There are numerous words that are attached together. You should look over them and space them out. I like the story. It's traditional and follows the same techniques as many others.But kids aged 8 to 12 might find it a bit childish, don't you think? What did yours have to say about it?
The story is good, as I said before, and the troll's dialogues are cool to read. Make sure the princes dialogues have enough "aura" in them.

Anyway, this was a lovely read. Hope to read more from you.
Sharyar.

Pelwrath
April 23rd, 2013, 04:35 PM
Well they didn't tell me they didn't like the story, but at that age perhaps they wouldn't tell daddy they didn't like it. I'll look at removing the "then's" as it makes sense. I have two other stories in the Sci-fi/fantasy section. "When a Thief isn't a Thief and "An Unexpected Encounter" if you interested. Thanks for the read and comments

Folcro
May 4th, 2013, 06:25 PM
Be wary of words like "Just" and "Then." They often serve only to encumber your prose. Also, watch for expository dialogue--- "Our father, the king." I don't say to my brothers "Our father, the owner of our house."

Personally, I would have liked the ending better if they all suffered, and I think it would have made sense. The prince whose lands became silver, his people should have had no one to buy from, because the lands of the other princes were barren.

Finally, what is the lesson or theme of this story? None of the princes seemed like they had this coming to them. What exactly is going on around here?

Have you read Stephen King's The Eyes of the Dragon? Given the trend your stories seem to take on, I would highly recommend it. I think you will learn a lot.

Pelwrath
May 5th, 2013, 11:08 PM
As an actual short story, you might well be correct, as a bed time story, I needed to have a happier ending but things can change. Thanks. No, I haven't read any Steven King, so either the comparison is that I'm similar or have a very, very long way to go. I did ask a few friends about that book and they said it was the worst book he's ever written and the only reason it was published was his name. They all panned it in very unanimously as a terrible book. So, what would I learn? I'd read it but with nothing to compare it to his other works, I'm not sure that I'd be able to make a fair comparison.

Okay, if his fans think it was a terrible book, mayhap that I'm well not a very good writer or have unknowingly developed a style that is similar regardless of my story?

Folcro
May 7th, 2013, 08:00 PM
As an actual short story, you might well be correct, as a bed time story, I needed to have a happier ending but things can change. Thanks. No, I haven't read any Steven King, so either the comparison is that I'm similar or have a very, very long way to go. I did ask a few friends about that book and they said it was the worst book he's ever written and the only reason it was published was his name. They all panned it in very unanimously as a terrible book. So, what would I learn? I'd read it but with nothing to compare it to his other works, I'm not sure that I'd be able to make a fair comparison.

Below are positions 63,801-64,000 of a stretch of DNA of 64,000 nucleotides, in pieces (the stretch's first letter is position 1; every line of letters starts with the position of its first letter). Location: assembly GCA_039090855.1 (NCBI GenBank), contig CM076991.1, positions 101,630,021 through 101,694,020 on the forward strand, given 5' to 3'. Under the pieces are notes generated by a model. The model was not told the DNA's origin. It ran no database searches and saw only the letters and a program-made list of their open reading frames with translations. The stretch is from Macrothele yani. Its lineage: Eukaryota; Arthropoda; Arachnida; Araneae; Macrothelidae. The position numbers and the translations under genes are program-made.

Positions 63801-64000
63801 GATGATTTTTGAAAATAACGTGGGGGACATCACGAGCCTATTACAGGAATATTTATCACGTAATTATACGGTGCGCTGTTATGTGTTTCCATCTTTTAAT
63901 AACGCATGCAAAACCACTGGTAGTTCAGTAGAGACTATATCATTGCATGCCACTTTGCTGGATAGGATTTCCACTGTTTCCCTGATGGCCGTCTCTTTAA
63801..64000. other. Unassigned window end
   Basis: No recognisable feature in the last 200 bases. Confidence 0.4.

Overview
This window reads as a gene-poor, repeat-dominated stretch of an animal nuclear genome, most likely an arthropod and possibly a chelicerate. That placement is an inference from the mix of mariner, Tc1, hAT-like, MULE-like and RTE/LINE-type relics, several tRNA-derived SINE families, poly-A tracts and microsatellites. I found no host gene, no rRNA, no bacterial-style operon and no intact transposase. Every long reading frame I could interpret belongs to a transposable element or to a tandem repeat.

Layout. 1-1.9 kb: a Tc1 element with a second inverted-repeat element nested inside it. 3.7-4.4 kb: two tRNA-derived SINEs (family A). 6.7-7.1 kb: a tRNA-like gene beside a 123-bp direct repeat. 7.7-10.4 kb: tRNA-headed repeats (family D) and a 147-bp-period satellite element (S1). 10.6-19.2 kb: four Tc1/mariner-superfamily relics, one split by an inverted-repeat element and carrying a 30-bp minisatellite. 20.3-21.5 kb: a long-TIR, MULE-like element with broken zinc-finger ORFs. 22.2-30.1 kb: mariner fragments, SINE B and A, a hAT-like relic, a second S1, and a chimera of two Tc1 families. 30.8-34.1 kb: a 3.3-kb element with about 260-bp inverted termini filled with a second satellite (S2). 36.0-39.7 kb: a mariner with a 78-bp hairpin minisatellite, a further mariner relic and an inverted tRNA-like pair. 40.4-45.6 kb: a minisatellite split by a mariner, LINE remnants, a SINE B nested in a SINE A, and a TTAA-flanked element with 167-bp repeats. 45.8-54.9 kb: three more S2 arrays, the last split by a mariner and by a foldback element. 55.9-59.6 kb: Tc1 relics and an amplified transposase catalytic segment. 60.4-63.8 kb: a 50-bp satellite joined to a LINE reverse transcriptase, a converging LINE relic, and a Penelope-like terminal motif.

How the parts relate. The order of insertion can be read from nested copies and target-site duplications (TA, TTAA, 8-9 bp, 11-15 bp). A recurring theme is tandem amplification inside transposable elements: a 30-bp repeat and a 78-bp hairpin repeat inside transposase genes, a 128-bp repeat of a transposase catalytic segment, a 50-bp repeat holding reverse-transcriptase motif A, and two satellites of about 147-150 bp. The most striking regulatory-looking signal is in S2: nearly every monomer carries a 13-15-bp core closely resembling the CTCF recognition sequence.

Okay, if his fans think it was a terrible book, mayhap that I'm well not a very good writer or have unknowingly developed a style that is similar regardless of my story?

No, no. See, I'm not a big fan of Stephen King. In fact, I tend to think most of his work is a might overrated. But I loved Eyes of the Dragon. His narrative was masterful and his villain was inspiring. It was written as if told to a younger person, with a voice that made me feel like I was being spoken to directly. The man really shows his imagination when he writes fantasy. I think people who thought the Eyes of the Dragon was terrible were fans of King's who were expecting something else. Whereas fantasy lovers weren't seeking King for that kind of thing, so the book got thrown to the way side. I'm a very slow reader and I finished that book in a few days, I couldn't put it down. You should really give it a try so we can debate it sometime.

Pelwrath
May 8th, 2013, 01:32 AM
Okay, now I've a much better handle on what you mean. I may well order it. I did add some to this but only a bit of an intro were 'grand-pa' arrives at the house and tells the kids the story. Should I add descriptive a for tone and setting, to reflect the story tellers?

Folcro
May 8th, 2013, 03:33 AM
Okay, now I've a much better handle on what you mean. I may well order it. I did add some to this but only a bit of an intro were 'grand-pa' arrives at the house and tells the kids the story. Should I add descriptive a for tone and setting, to reflect the story tellers?

If I'm understanding you correctly, that you frame the story by revealing that another person is telling the story, I'm not sure if I agree that should even be added. But it did give me an idea...

What if this story were told within one of your other stories, namely Thief, that connected to the ideas surrounding Uxatore's journey (perhaps his struggle with the corruption of his city)?

kitsunescholar
May 8th, 2013, 08:15 PM
I liked the ending. You could have the first prince lose crops to mudslides and avalanches. I don't know what I would do to change this. Maybe add in a few lines about the kingdom at the beginning. Use a few colorful words to transport your readers to the actual bridge. Hope to read more and feel free to disregard my advice is it contradicts your vision.

Pelwrath
May 9th, 2013, 03:15 PM
My thanks kitsunescholar for read. I really didn't have anything more for this story. My wife suggested that I write others but use common takes but tell them from the trolls perspective as with the little I've added the grandpa telling the story is the troll from the story, to his grand kids.